Trying To Fit In

I missed him the first time.

Over the Christmas holiday my family had a mini reunion in Boca Raton, Florida.  Between bouts of happy socializing and overeating I went birding at one of my favorite places, Wakodahatchee Wetlands.

On December 23 I spent five hours there and didn’t even notice a very special bird.  Perhaps that’s because he was trying to fit in and, to my untrained eye, he succeeded.

The next day I read the Florida “Birdbrains” bird reports and found out I’d missed a neotropic cormorant hanging out on the double-crested cormorants’ nesting island.  He’d been there a while, had a predictable perch, and was easy to see.  I just hadn’t noticed him.

What a disappointment!  He would have been a Life Bird (a species I’d never seen before).  I went back to Wakodahatchee at my next opportunity and this time I knew what to look for.

Neotropic cormorants (Phalacrocorax brasilianus) range from South America to Texas and Louisiana but are rare in Florida.  They’re very similar to double-crested cormorants except they’re slightly smaller, sometimes paler, and have a white line where the lower beak meets the chin.  You can see this in Dan Irizarry’s photo above (double-crested on left, neotropic on right) but it’s not particularly noticeable when he’s one bird preening on a crowded island of similar birds.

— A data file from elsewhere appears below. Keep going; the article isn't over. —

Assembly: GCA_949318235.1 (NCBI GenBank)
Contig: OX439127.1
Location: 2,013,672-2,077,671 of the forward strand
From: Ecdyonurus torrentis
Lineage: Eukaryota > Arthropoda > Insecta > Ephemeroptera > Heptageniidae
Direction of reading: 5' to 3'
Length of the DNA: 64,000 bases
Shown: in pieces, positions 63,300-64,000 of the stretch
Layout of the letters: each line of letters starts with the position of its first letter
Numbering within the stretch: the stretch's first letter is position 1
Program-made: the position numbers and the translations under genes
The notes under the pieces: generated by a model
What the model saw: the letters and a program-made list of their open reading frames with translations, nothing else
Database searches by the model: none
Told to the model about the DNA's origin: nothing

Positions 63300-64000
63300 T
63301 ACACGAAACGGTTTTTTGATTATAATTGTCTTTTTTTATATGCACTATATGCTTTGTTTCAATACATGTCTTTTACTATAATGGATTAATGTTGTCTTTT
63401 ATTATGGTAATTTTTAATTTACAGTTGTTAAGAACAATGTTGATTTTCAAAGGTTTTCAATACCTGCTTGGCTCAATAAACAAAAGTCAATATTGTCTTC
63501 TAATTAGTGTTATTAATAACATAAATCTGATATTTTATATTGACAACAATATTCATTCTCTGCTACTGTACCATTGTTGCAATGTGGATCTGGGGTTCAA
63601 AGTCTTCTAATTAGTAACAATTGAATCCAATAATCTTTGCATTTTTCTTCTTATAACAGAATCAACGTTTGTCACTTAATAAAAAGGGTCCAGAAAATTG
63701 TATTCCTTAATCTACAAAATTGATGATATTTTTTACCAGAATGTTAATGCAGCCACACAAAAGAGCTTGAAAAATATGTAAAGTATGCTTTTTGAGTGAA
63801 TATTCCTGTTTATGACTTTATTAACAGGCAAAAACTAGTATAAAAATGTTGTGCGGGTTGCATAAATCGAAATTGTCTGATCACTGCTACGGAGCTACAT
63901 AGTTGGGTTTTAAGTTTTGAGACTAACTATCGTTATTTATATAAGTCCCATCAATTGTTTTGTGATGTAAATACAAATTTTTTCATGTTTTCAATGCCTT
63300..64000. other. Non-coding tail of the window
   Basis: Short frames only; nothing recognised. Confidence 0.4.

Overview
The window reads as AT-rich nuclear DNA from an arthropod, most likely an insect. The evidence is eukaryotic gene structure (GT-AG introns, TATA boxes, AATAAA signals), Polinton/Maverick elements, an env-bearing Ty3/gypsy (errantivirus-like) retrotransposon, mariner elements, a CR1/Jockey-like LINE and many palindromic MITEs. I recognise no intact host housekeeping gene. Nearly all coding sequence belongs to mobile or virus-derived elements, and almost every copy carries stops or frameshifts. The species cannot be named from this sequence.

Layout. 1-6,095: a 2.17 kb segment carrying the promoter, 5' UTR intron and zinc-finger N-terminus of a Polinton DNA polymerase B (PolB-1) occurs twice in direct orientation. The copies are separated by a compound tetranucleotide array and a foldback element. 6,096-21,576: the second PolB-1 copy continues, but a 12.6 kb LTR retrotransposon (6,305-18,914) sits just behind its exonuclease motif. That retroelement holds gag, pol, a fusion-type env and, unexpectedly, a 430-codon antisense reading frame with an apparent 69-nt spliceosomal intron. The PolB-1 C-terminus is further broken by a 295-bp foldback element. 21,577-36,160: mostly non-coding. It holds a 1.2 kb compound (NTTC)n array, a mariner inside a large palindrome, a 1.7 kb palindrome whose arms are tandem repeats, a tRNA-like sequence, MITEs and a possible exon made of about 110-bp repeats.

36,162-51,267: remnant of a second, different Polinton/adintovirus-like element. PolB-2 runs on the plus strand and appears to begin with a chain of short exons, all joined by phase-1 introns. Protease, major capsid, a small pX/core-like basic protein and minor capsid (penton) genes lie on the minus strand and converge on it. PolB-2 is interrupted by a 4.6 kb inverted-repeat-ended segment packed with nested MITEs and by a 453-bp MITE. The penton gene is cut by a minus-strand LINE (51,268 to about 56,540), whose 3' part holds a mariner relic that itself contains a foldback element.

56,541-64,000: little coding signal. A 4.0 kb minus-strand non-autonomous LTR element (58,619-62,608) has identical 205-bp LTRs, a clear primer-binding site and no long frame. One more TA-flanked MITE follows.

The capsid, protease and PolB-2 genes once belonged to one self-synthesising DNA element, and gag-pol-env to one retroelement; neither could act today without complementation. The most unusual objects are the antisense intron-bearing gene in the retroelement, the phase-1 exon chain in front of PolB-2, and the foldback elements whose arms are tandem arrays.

On my next visit I found him.  He was blending in with the larger birds and able to regain his favorite perch even when a double-crested cormorant used it in his absence.

As a bird out of place, he was trying to fit in.  In my opinion he did a pretty good job of it.

(photo of double-crested and neotropic cormorants at Apopka, Florida by Dan Irizarry)

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